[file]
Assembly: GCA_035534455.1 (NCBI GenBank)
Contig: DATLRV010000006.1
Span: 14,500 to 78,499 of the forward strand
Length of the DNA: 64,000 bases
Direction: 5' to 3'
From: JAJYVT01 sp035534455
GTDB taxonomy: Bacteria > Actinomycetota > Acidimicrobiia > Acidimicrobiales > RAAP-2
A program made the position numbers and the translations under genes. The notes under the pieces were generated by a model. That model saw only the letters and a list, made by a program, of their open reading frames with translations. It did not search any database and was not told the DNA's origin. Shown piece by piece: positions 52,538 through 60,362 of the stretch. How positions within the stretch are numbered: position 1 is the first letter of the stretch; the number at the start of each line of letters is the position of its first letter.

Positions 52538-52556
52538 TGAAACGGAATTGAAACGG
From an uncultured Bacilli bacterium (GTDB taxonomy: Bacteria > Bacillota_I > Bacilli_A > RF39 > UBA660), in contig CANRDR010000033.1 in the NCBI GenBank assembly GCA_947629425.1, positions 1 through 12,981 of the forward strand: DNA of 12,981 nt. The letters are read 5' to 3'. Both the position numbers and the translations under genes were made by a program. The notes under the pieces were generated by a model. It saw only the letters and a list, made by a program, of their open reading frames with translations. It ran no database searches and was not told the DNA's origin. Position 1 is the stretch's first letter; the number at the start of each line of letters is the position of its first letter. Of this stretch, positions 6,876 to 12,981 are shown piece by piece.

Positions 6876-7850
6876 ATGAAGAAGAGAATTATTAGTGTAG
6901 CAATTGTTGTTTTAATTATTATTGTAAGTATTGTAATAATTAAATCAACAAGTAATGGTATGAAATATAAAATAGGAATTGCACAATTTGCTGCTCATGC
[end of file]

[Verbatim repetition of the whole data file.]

Assembly: GCA_035534455.1 (NCBI GenBank)
Contig: DATLRV010000006.1
Span: 14,500 to 78,499 of the forward strand
Length of the DNA: 64,000 bases
Direction: 5' to 3'
From: JAJYVT01 sp035534455
GTDB taxonomy: Bacteria > Actinomycetota > Acidimicrobiia > Acidimicrobiales > RAAP-2
A program made the position numbers and the translations under genes. The notes under the pieces were generated by a model. That model saw only the letters and a list, made by a program, of their open reading frames with translations. It did not search any database and was not told the DNA's origin. Shown piece by piece: positions 52,538 through 60,362 of the stretch. How positions within the stretch are numbered: position 1 is the first letter of the stretch; the number at the start of each line of letters is the position of its first letter.

Positions 52538-52556
52538 TGAAACGGAATTGAAACGG
From an uncultured Bacilli bacterium (GTDB taxonomy: Bacteria > Bacillota_I > Bacilli_A > RF39 > UBA660), in contig CANRDR010000033.1 in the NCBI GenBank assembly GCA_947629425.1, positions 1 through 12,981 of the forward strand: DNA of 12,981 nt. The letters are read 5' to 3'. Both the position numbers and the translations under genes were made by a program. The notes under the pieces were generated by a model. It saw only the letters and a list, made by a program, of their open reading frames with translations. It ran no database searches and was not told the DNA's origin. Position 1 is the stretch's first letter; the number at the start of each line of letters is the position of its first letter. Of this stretch, positions 6,876 to 12,981 are shown piece by piece.

Positions 6876-7850
6876 ATGAAGAAGAGAATTATTAGTGTAG
6901 CAATTGTTGTTTTAATTATTATTGTAAGTATTGTAATAATTAAATCAACAAGTAATGGTATGAAATATAAAATAGGAATTGCACAATTTGCTGCTCATGC